Unlike the G3-powered iMac, the Cube uses a top-of-the-range PowerPC G4 processor – running at either 450MHz or 500MHz – so there’s no skimping on performance. The Cube can also pack up to 1.5GB of memory, using four 512MB RAM DIMMs. As it ships with just 64MB of RAM, you’ll need to add a whole bunch more. £110 will take you to 128MB, which is a far better starting point. It’ll cost you about £3,000 to reach the maximum 1.5GB of RAM. The 450MHz Cube we tested is actually faster than the old 450MHz minitower Power Mac G4, due to speedier graphics. Graphics power is provided by an ATI Rage 128 Pro graphics card with 16MB of video RAM – the same accelerator that’s found in the latest Power Mac G4. Audio oomph is provided by the harman/kardon all-digital 20W speakers. You also get a small digital amplifier with a stereo headphone jack. Real audiophiles will probably want to add an iSub subwoofer (another Apple-harman/kardon product) and maybe upgrade to SoundSticks, but these round speakers will be fine for the rest of us. Unfortunately, the Cube is not a very upgradable machine. Third-party CPU upgrade makers do not produce upgrade cards that will fit the UMA motherboard’s CPU daughtercard slot. Right now, this doesn’t matter, as Apple already ships the fastest G4s available. However, when faster G4s become available, processor envy is bound to kick in for Cubists. As the Cube shares its daughtercard design with the Power Mac G4, CPU upgrades should be possible in the future. Upgrading the bundled graphics card is another matter. The Rage 128 Pro is a standard, replaceable 2x AGP card, but lack of space inside the Cube rules out many third-party graphics cards – such as 3dfx’s latest offerings – that won’t fit in the enclosure. The 128 Pro is a fine card, but some may find themselves wanting more video power in the future. Pro features built in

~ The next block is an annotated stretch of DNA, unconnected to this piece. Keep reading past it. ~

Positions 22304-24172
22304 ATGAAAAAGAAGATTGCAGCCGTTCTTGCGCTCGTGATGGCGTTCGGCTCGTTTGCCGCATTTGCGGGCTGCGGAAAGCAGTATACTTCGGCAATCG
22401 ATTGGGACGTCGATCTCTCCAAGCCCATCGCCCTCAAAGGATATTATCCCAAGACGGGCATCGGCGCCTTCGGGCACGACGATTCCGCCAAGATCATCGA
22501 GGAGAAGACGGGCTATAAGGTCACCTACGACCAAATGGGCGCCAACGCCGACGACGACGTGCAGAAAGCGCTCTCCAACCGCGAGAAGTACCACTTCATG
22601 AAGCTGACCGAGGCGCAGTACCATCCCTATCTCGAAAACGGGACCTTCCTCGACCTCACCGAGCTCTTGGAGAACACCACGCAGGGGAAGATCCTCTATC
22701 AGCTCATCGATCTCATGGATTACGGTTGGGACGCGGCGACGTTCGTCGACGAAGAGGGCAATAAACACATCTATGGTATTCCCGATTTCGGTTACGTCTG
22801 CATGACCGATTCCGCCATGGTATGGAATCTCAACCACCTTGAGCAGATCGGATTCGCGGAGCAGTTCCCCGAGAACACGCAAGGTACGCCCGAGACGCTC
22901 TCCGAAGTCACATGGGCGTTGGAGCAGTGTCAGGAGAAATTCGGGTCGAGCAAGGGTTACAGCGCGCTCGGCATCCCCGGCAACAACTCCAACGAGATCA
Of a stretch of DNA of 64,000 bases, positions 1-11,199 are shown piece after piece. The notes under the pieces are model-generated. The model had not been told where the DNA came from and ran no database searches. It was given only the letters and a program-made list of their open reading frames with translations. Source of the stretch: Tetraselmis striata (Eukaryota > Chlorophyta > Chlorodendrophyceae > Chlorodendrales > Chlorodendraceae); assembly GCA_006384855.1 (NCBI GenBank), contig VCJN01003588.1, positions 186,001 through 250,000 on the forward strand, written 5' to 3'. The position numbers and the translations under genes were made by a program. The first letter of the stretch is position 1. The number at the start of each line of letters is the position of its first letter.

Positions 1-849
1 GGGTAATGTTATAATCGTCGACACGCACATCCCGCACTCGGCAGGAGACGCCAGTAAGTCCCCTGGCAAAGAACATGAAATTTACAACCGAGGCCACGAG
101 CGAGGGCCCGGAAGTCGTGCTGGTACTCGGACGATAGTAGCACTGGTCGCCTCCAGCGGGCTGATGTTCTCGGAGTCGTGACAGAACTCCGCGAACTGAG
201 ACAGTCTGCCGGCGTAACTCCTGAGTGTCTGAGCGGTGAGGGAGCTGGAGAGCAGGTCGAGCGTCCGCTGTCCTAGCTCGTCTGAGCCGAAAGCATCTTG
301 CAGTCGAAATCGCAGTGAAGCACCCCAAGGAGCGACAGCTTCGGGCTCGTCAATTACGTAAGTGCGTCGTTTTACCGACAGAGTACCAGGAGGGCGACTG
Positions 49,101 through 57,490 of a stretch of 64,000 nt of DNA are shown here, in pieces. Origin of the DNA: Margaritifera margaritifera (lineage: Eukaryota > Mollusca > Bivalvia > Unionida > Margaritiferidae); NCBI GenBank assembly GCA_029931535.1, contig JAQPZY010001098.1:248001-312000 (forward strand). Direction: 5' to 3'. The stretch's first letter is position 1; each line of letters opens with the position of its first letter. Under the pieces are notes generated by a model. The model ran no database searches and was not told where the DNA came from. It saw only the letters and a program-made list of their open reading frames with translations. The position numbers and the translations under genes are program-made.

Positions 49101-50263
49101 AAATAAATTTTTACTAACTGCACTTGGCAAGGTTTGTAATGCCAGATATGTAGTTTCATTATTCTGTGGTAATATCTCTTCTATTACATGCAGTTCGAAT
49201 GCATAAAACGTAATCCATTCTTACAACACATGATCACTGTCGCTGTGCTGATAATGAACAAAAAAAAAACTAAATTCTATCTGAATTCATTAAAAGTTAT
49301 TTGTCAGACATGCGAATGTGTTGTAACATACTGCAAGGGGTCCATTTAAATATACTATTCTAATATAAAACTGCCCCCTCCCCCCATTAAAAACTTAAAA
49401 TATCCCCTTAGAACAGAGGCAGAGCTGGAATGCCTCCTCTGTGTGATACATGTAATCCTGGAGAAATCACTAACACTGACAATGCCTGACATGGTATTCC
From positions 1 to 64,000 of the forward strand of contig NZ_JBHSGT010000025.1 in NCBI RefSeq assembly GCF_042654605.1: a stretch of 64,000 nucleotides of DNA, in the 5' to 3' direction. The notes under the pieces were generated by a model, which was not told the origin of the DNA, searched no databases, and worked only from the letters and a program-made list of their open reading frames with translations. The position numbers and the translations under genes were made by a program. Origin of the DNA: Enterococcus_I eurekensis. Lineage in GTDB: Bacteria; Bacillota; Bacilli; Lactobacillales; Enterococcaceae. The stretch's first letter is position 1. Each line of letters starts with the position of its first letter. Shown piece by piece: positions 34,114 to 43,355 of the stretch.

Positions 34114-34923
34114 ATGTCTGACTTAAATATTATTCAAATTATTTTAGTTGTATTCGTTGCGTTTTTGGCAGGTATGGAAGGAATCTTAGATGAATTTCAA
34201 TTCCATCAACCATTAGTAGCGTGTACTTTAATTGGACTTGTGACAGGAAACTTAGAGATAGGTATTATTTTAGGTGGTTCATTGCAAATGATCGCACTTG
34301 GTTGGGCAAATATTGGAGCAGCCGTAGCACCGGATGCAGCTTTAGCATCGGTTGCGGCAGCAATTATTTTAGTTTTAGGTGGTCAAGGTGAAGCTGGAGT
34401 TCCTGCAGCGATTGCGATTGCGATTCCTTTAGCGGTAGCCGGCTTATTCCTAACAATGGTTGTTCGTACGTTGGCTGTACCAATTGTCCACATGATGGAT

Hardware You’d assume that there isn’t much room for features in the Cube. You’d be wrong. There’s two USB ports, two FireWire, 10/100BaseT ethernet (upgradable to Gigabit Ethernet for £140), a 56Kbps modem, and a slot for Apple’s AirPort wireless-networking technology. The Cube can also boast UltraATA/66 hard-disk storage of up to 40GB – although the standard 20GB disk is relatively slow at 5,200rpm compared to the 40GB’s 7,200rpm. The hard drive can be upgraded to any drive that will fit in the 2.5-inch bay. The slot-loading DVD-ROM drive features DVD-Video playback. Its roof-top positioning is a real treat, and is protected from dust by some neat sealing. One sticking point is its lack of free PCI or AGP expansion slots. There aren’t any. So if you’re the type of person who needs to add third-party cards (high-end digital-video professionals or serious gamers, for example), the Cube is most definitely not for you. Most of what you’d want to add a card for is already included in the Cube, so this shouldn’t have an immediate effect on many. Most Power Mac users do not add any cards – leaving the three slots empty. There’s also no room for a second internal hard drive or Zip drive. External drives can be added via the USB or FireWire ports, however. Of course, you’ll need to add a monitor. You can connect a standard VGA screen or go for one of the desirable new Apple displays (see page 75). Watch your wallet, though... Apple designed the Cube so it rarely needs to be switched off. The electronic power button doesn’t actually turn off the computer, but merely puts it to sleep. To power down, you touch the button for five seconds. Even the new Pro Keyboard lacks a Power key. Software Of course, the G4 Cube ships with the latest version of the Mac operating system, Mac OS 9.0.4. This opens up the world of Apple’s free iTools services to you – email, easy Web-site creation, iDisk, etc. You’ll also get iMovie 2 video-editing software (see Reviews, page 50), Palm Desktop, and the usual Web browsers and email clients. Apple should be congratulated on adding so much more to its products than any of the Windows PC makers.